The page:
San Bernardino County, 1997: It should have been a routine DUI stop on a typical warm September night in this dusty rural corner of the Valley. A white male in his 50s, swerving in and out of his lane, caught the attention of a Phelan, Calif. deputy on duty, who pursued. Jim Considine, a county deputy sheriff, heard the call and ordered his trainee to assist. After a 20 or 30-minute chase, the beat up old pick-up truck came to a halt at the end of a dirt road near a rickety trailer home sparsely surrounded by a few trees.
It was dark, and Considine, in his mid-30s with more than six years on the force, cautiously approached the vehicle with sidearm in his right hand, leaning on his left, which clutched a police-issued MAGLITE Charger near the lens. Before he had any time to react, the driver pulled out an AK-47 and started shooting. One bullet ripped through Considine’s right hip, another headed toward his heart.
The sturdy MAGLITE intercepted and absorbed the 7.62 x 39 mm round like a catcher would a Clayton Kershaw fastball. As it was traveling 2,350 ft/sec, the bullet knocked the flashlight out Considine’s hand as he was still falling back from the first hit.
“It took one of the rounds that would have gone through my vest,” recalls Considine, now a lieutenant.
Three more bullets found his leg in the shootout, but the reason Considine is still here is because the MAGLITE saved his life not once, but twice.
“[The MAGLITE] landed on ground, still functional, and pointed right at the suspect,” says Considine. The shooter targeted the MAGLITE, giving the wounded officer 3 to 5 seconds to crawl away to find cover.
“It couldn’t have landed any better,” he says, adding the moment made him feel like Steve Martin in The Jerk, with the MAGLITE standing in for the paint cans.
He can have a sense of humor about it 20 years later, but the situation at the time was quite dire. “He definitely would have kept me pinned down,” Considine says. “He would have killed me, because I was right in front of him.”
After four or five minutes, in eternity in bullet time, Considine and the other officers ended the threat permanently. The now-dead shooter had several guns and hundreds of rounds in his front seat.
|Lt. Jim Considine re-enacts how he approached the suspect who would fire four shots in his leg and one in his flashlight, a shot he thinks would have killed him.|
Considine is convinced he would be dead if not for MAGLITE’s construction, which he still can’t believe.
“The dependability to take a round and still stay on?” he says. “I don’t know what’s in there, but it must be something pretty solid.”
As with all MAGLITE flashlights big and small, it’s anodized aluminum. How the flashlight landed, you could call it divine intervention or inconceivable luck, but the ability to absorb that initial impact is all thanks to the flashlight made less than an hour away in Ontario, Calif.
|A solid-core MAGLITE Charger similar to what Lt. Considine had.
What makes Considine’s story most remarkable is what he did with his life after that night. One of the rounds went through the bottom of his foot, tearing up his lower leg and causing severe damage.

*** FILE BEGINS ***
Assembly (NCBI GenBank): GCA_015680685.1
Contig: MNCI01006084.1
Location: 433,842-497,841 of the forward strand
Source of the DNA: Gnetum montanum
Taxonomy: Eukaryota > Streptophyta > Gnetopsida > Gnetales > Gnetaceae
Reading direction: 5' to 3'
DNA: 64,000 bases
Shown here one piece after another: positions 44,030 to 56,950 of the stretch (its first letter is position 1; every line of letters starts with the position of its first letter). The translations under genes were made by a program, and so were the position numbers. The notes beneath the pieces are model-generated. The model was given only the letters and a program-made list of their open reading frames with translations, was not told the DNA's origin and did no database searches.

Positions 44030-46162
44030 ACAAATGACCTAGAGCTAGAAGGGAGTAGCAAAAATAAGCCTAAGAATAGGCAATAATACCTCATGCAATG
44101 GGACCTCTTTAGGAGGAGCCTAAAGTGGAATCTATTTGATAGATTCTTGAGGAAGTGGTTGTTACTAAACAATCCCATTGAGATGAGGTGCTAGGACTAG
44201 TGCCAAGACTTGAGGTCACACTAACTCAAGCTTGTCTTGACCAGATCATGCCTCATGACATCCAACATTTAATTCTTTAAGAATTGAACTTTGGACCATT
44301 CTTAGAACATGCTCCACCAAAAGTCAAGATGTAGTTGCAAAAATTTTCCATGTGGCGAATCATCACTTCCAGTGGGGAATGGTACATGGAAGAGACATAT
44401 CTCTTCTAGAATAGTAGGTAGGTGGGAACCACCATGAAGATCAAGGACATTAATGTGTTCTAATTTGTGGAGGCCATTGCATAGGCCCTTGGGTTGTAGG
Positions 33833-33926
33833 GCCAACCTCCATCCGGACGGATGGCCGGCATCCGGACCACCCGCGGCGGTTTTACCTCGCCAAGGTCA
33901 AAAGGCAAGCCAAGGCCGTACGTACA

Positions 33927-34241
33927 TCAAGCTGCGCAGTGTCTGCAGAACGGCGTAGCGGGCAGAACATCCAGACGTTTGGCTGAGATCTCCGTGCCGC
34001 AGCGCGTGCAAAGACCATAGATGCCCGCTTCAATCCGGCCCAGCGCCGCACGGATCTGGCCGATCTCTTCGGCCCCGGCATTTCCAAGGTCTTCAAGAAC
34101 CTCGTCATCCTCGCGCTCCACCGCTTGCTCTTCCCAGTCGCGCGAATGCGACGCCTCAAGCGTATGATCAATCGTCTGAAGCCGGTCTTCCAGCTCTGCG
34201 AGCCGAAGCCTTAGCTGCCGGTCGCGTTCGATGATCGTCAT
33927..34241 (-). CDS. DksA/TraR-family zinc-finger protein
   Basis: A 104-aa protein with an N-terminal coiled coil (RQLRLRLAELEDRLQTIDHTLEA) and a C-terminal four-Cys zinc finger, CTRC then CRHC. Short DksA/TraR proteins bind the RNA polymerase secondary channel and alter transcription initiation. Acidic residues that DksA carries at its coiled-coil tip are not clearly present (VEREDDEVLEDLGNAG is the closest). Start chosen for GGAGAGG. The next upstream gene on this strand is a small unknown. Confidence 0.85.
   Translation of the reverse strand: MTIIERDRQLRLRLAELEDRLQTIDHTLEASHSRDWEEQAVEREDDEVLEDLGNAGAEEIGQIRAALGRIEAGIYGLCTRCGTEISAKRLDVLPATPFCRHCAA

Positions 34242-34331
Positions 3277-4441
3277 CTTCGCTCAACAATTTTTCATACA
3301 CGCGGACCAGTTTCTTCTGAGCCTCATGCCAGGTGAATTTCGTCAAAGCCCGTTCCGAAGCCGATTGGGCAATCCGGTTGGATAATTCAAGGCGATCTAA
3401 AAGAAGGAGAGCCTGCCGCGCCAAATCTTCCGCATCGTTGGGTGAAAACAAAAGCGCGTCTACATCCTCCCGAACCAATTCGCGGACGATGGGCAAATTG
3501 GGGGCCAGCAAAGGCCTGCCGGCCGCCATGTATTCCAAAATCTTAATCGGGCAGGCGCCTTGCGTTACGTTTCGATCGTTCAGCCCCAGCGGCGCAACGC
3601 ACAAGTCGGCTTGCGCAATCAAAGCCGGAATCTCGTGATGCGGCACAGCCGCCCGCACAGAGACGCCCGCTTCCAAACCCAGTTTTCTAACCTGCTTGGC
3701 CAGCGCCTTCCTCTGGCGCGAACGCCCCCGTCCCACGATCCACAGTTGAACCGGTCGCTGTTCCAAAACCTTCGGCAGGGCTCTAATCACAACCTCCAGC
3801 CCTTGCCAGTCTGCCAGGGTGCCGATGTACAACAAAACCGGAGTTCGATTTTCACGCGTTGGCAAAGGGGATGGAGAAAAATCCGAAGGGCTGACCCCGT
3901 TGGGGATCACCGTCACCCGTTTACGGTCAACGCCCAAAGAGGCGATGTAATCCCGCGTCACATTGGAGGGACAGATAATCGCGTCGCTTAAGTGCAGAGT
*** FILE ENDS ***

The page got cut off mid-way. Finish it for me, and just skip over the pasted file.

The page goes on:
Forced retirement didn’t suit a public servant who survived what he did. So he had his right leg amputated below the knee a few years later and started rehabbing with a new prosthetic leg. By 2006, he had the strength to rejoin his department.
“I wasn’t gonna’ curl up and let some [domestic terrorist] ruin my life. That wasn’t gonna’ happen,” he affirms. “Nobody’s going to take my happiness away from me.”
Not one for sympathy, he would arrive to the locker room an hour early every morning to change so his fellow officers would not see his leg. They knew, of course, but Considine says he wanted their view of him to be as a “normal” officer.
He is anything but. In 2009 Considine was promoted to detective; SWAT was a collateral duty. Passing the paramilitary training boot camp was among “the proudest moments of my career,” he says. He was the first amputee to do so, and earned the “Instructor’s Award” for his commitment.
“I put out more effort because I had to,” he says matter-of-factly.
He now teaches officer survival and safety and is commander of criminal intelligence. In his off-time, the officer spends time meeting with other amputees, such as veterans to instill the same amount of confidence he has.
Last month, MAGLITE, which had recovered the wounded flashlight, showed it to Considine. Seeing the bullet still lodged in the body gave him “a chill to the bones.”
Last night, Lt. Considine was honored by MAGLITE at a minor-league hockey game between the Ontario Reign and Cleveland Monsters.
“When we discovered what Jim had achieved, especially with our close connection to law enforcement we at MAGLITE were compelled to see his story told,” said Tony Maglica, President and Founder of MAGLITE.
Fittingly, Maglica’s favorite proverb sums up Considine perfectly:
Every morning in Africa, a gazelle awakens. He has only one thought on his mind: To be able to run faster than the fastest lion. If he cannot, then he will be eaten.
Every morning in Africa a lion awakens. He has only one thought on his mind: To be able to run faster than the slowest gazelle. If he cannot, he will die of hunger.
Whether you choose to be a gazelle or a lion is of no consequence. It is enough to know that with the rising of the sun, you must run. And you must run faster than you did yesterday or you will die.
Considine doesn’t have a fancy, inspirational taglines to sum up his experience, but like his life-saving MAGLITE, he doesn’t know when to quit.
“I don’t dwell on the shooting, but I know I survived by not giving up,” he concludes.